It’s been a while since we posted another volume of the Mississippi Architect, originally published from March 1963 through March 1965. Each volume contains a brief editorial, usually from Jackson architect Bob Henry, an article about a recent Mississippi building by a Mississippi architect, and then several stock articles about national trends or other buildings just completed around the country.
At times, I think the article about a national building is worthy of including on MissPres to give us some perspective on what Modernist works our Mississippi architects were reading about every month. Today, I’m including both Bob Henry’s editorial/tutorial about how engineers fit into the practice of architecture and an article about Le Corbusier’s “First” (and last) building in the United States.
Tomorrow, we’ll look at what seems from the pictures to be a really nice piece of Modernist religious architecture from Meridian, and not by a Meridian architect.
Engineers and Architecture
Engineering was originally defined as the art of managing engines. The definition has since been changed to that of an applied science concerned with utilizing inorganic products of earth, properties of matter, sources of power in nature, and physical forces for supplying human needs in the form of structures, machines, manufactured products, precision instruments, industrial organization, the means of lighting, heating, refrigeration, communication, transportation, sanitation, public safety, and other productive work. It would seem that one might properly call himself an engineer if he is engaged in any of these activities. For this reason the title engineer means little unless differentiated.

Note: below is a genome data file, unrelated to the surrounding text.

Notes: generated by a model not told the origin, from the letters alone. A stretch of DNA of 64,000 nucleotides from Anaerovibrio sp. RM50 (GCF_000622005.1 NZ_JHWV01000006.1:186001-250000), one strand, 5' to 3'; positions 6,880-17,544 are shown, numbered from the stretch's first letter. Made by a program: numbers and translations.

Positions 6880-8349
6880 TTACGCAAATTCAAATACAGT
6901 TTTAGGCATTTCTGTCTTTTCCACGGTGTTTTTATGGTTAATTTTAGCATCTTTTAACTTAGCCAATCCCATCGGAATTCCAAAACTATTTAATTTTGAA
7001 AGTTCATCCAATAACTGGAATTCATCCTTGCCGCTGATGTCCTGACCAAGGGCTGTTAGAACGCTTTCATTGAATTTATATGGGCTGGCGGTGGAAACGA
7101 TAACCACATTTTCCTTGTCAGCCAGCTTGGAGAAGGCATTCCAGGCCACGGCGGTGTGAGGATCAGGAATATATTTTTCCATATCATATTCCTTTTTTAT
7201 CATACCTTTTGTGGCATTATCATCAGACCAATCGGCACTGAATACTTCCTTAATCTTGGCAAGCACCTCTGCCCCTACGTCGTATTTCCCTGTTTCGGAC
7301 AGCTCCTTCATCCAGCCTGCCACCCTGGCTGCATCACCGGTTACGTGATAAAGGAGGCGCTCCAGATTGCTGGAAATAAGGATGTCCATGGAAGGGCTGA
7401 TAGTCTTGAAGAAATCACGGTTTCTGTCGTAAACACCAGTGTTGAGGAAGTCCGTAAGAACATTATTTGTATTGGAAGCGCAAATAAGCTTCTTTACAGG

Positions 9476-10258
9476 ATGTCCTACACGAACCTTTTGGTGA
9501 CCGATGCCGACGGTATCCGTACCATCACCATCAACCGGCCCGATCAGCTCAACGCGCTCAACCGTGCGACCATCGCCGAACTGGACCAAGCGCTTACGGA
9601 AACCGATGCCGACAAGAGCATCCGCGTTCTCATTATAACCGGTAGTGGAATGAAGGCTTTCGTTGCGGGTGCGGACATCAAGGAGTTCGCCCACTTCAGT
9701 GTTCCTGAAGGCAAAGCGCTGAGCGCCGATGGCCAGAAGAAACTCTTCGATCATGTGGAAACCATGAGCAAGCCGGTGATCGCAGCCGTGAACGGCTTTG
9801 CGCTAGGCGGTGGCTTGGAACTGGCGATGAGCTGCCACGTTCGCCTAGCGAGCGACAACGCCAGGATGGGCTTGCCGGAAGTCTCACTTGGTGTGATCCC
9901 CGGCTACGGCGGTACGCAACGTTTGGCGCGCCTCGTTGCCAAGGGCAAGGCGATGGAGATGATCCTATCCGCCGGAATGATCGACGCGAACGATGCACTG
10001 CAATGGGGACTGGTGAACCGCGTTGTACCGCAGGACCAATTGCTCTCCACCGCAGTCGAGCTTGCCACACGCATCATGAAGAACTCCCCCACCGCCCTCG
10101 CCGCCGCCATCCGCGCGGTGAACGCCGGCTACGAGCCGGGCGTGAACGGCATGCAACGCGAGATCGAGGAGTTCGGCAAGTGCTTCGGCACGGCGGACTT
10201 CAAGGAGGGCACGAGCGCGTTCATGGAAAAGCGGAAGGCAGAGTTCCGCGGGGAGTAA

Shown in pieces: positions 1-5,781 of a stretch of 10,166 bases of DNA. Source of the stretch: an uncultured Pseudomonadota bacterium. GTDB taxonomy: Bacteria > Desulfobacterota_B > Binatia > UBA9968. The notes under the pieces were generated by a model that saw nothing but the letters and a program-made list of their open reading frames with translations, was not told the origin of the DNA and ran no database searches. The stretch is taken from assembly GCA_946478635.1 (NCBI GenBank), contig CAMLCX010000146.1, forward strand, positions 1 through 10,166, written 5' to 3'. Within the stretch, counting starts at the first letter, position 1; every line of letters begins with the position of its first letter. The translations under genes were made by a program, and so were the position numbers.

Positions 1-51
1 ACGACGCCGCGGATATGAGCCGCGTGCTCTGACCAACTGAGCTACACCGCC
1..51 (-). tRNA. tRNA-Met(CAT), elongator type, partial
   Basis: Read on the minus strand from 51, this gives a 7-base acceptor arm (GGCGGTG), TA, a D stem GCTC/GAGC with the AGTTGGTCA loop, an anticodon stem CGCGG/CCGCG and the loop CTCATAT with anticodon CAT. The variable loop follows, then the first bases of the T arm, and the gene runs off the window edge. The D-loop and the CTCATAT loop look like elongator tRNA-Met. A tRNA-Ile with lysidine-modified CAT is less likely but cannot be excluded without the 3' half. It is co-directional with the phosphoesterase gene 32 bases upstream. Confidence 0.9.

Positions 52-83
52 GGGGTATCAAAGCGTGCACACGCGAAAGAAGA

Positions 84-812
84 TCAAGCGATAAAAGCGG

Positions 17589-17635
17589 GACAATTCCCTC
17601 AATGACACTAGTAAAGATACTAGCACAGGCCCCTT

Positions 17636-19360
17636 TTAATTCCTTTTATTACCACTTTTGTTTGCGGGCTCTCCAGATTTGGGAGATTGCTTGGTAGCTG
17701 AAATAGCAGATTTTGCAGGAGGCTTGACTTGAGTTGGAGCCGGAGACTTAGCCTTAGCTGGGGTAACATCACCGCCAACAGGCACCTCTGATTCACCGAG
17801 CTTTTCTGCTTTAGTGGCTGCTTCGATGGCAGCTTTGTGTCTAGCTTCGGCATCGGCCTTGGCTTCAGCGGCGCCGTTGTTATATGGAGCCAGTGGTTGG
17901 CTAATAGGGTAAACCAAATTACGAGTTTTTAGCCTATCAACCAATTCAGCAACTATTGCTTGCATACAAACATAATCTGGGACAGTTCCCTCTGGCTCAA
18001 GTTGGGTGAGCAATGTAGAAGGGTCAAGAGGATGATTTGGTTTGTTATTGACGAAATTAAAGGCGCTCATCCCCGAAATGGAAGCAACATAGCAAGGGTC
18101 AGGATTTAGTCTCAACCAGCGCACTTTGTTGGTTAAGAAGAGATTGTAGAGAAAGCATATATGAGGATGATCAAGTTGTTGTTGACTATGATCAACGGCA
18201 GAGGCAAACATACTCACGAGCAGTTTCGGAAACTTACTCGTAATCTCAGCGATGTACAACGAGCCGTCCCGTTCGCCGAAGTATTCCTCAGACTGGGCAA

Engineers of unlimited variety and degree of qualification are involved in the manufacture of building products for the construction industry and thereby make an indirect contribution to architecture. The engineers that are usually directly concerned with architecture are civil engineers, structural engineers, electrical engineers, and
The civil engineer surveys the land. He locates property lines, trees, utilities, and existing structures in addition to ground slopes.
The structural engineer obtains soil information and designs foundations. He designs the wood, steel, or concrete members of the structure as necessary to support all loads and resist all physical forces.
The electrical engineer designs the electrical distribution and communication systems for the structure. He provides electricity for lighting and all power loads including special motor-driven equipment appliances, heating, and cooling. He makes provisions for the
telephone, inter-com, and antenna systems.
The mechanical engineer designs the plumbing, heating, cooling, and ventilating systems for the structure.
These are licensed professional engineers and hold degrees in their particular field from accredited schools of engineering. Large architectural firms often have engineer members. Others employ their own engineers on a full-time basis. In our state, most of the engineers
have individual practices and serve a number of architectural firms.
Either way, the professional engineer is a vital and valued member of the architectural team. The architect designs a structure from a broad base of engineering knowledge and relies upon the special talents of these experts to insure that the client receives the ultimate in a structure.